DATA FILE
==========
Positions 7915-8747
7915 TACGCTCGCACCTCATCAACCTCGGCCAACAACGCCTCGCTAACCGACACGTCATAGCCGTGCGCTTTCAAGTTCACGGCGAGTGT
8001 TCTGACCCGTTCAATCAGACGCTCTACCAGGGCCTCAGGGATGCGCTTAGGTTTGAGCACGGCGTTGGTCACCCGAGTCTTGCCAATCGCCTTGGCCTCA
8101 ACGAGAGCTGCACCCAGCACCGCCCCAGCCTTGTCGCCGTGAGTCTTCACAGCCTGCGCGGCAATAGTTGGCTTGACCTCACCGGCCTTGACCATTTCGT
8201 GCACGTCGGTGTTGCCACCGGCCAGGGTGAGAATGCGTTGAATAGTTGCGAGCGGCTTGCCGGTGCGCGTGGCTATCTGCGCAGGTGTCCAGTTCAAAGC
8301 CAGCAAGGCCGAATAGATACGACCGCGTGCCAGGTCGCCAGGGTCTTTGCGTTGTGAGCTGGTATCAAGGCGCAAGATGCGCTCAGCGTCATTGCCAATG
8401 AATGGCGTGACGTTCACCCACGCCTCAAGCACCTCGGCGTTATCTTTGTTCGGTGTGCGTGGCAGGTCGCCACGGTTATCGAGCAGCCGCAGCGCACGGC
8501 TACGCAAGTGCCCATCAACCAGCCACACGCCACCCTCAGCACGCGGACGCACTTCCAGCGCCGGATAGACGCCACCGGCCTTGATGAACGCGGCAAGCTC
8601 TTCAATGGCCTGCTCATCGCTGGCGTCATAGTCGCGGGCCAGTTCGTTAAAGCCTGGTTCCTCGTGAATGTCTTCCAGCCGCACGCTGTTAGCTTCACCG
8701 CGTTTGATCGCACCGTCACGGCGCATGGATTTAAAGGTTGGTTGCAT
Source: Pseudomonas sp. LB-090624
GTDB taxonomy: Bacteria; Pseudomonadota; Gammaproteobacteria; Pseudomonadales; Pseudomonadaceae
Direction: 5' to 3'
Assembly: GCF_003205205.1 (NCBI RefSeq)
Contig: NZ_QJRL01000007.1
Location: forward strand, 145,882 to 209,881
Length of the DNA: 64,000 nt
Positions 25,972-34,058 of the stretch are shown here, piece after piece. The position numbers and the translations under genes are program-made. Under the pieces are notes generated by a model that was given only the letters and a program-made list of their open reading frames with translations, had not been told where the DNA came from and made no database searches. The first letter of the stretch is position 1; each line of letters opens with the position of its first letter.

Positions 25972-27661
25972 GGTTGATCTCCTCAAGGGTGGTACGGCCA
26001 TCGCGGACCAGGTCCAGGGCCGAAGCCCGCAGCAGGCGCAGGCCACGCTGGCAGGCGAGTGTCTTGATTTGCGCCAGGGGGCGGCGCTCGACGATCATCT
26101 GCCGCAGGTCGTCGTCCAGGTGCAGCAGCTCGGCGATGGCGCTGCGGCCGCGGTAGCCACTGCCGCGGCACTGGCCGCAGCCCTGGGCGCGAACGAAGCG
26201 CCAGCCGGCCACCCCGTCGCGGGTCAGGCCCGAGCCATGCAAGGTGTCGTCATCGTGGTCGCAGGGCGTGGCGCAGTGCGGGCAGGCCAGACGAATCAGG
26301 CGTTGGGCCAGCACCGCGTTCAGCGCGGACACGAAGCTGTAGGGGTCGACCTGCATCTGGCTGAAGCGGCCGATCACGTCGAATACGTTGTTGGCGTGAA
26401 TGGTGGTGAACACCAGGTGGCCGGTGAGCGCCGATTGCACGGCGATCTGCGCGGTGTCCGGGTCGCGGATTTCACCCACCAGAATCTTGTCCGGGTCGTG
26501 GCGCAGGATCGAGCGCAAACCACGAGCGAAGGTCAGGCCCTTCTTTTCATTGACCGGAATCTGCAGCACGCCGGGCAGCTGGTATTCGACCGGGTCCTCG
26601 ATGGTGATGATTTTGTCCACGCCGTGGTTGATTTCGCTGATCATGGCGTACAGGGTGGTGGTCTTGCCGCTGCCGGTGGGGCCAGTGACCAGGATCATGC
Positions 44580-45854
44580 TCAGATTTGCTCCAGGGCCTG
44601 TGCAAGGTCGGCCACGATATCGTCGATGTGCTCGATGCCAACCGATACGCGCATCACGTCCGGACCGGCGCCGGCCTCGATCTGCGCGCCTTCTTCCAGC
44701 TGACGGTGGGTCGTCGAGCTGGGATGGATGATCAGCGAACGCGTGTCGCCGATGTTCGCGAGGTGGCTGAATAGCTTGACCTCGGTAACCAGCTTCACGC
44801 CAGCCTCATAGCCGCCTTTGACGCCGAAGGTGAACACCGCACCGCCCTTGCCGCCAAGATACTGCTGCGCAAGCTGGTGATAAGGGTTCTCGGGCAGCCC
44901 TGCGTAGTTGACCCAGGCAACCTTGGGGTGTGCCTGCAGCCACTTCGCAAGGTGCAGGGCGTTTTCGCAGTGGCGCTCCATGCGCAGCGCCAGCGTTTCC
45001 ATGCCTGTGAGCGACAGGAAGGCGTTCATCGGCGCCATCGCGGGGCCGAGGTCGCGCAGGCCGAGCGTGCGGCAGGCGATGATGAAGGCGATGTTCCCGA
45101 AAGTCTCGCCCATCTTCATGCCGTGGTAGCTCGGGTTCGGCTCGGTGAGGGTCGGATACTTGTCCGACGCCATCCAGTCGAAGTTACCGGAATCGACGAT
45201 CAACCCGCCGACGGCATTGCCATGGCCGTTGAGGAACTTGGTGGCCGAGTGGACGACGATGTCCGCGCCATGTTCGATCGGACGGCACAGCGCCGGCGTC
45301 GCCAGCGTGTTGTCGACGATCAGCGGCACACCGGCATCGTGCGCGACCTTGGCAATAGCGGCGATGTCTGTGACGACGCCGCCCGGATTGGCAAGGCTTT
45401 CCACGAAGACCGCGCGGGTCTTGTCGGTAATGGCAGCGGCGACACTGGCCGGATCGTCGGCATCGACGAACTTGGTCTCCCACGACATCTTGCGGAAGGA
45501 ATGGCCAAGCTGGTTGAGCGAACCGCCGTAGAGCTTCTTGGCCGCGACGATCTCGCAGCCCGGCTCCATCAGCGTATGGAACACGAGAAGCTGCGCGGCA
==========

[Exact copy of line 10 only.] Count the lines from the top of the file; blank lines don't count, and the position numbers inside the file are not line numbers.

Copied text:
8701 CGTTTGATCGCACCGTCACGGCGCATGGATTTAAAGGTTGGTTGCAT